Brown said the company would restore news in Australia in the coming days.
“After further discussions with the Australian government, we have come to an agreement that will allow us to support the publishers we choose to, including small and local publishers,” Brown said. “Going forward, the government has clarified we will retain the ability to decide if news appears on Facebook so that we won’t automatically be subject to a forced negotiation.”
Facebook’s brazen move to cut off news pages for the country’s 17 million users followed months of debate between the Australian government and news industry titan Rupert Murdoch, whose company dominates the newspaper industry there.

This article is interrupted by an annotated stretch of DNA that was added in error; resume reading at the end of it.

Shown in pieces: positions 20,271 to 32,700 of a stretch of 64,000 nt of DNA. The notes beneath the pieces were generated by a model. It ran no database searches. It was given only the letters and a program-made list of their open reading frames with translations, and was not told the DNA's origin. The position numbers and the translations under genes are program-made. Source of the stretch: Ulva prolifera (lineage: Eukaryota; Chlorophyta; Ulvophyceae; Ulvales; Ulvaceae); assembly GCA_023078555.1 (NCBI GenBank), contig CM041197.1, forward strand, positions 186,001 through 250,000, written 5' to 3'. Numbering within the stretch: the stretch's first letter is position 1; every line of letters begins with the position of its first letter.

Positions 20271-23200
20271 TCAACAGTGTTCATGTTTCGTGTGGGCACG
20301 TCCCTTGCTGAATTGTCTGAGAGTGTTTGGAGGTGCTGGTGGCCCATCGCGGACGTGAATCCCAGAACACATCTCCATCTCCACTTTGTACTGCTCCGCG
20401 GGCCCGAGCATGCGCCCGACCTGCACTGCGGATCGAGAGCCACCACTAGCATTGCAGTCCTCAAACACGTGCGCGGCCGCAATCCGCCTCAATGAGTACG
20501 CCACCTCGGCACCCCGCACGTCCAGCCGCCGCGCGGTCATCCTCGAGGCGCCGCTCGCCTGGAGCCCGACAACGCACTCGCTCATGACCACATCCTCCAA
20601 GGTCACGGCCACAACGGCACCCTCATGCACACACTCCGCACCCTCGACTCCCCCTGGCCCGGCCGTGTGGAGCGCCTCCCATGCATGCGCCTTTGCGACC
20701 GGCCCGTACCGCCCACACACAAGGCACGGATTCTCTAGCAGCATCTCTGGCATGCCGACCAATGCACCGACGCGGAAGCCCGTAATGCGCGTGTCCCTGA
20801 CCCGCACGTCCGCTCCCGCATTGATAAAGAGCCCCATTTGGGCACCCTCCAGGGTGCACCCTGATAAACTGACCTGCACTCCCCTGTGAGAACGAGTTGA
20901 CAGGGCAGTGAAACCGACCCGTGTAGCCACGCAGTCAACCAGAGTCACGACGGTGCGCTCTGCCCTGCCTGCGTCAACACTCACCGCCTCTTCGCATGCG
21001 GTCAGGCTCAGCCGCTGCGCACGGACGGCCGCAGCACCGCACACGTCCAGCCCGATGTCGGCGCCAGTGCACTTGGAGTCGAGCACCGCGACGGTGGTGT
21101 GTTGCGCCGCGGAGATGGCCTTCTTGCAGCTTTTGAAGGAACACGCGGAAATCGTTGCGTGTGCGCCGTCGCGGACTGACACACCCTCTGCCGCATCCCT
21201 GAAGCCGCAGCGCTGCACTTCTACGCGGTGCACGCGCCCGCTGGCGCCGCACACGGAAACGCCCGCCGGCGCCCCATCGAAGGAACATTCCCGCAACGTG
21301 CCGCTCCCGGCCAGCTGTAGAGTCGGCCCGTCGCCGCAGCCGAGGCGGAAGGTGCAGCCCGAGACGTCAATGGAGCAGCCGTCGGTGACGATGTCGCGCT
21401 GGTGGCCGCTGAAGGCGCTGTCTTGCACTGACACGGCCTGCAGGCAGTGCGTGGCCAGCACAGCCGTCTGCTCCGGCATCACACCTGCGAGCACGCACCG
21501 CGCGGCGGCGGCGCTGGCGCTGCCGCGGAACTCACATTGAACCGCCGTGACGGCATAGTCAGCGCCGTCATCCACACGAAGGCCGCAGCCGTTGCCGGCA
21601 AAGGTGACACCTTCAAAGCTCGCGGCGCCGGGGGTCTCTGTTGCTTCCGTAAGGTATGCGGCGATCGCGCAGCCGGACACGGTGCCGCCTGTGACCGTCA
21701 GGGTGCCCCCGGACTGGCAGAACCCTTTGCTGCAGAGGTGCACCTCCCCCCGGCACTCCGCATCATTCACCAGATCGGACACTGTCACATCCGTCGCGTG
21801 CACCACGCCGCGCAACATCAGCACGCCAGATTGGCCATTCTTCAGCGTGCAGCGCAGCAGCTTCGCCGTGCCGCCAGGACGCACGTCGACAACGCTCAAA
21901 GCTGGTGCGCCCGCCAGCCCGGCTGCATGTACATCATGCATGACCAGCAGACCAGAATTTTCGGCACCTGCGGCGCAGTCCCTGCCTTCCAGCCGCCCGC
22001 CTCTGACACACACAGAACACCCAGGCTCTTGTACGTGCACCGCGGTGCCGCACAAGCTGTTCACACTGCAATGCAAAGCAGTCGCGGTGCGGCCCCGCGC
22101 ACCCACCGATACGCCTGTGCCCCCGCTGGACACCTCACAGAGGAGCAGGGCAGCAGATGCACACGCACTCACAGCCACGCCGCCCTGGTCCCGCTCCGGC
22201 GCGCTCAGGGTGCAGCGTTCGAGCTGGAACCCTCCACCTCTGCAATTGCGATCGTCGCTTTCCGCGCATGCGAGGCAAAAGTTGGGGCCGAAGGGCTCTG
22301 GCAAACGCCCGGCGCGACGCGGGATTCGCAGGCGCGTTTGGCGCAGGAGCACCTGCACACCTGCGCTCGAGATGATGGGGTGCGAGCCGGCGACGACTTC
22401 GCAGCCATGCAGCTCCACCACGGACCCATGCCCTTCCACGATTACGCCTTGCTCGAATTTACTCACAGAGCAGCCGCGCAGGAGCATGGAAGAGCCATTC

The law would have required Facebook to pay publishers for their content, with rates subject to a government arbitration process.
The move to suspend news pages provoked a backlash around the world, with politicians in the U.S., the UK, Germany, and Canada calling Facebook a bully.
Company executives negotiated over the weekend to come to a resolution. On Monday, Facebook’s vice President of global public policy cancelled a long-planned meeting because of what he described as a “incredibly timely policy emergency” in Australia, according to correspondence viewed by The Washington Post.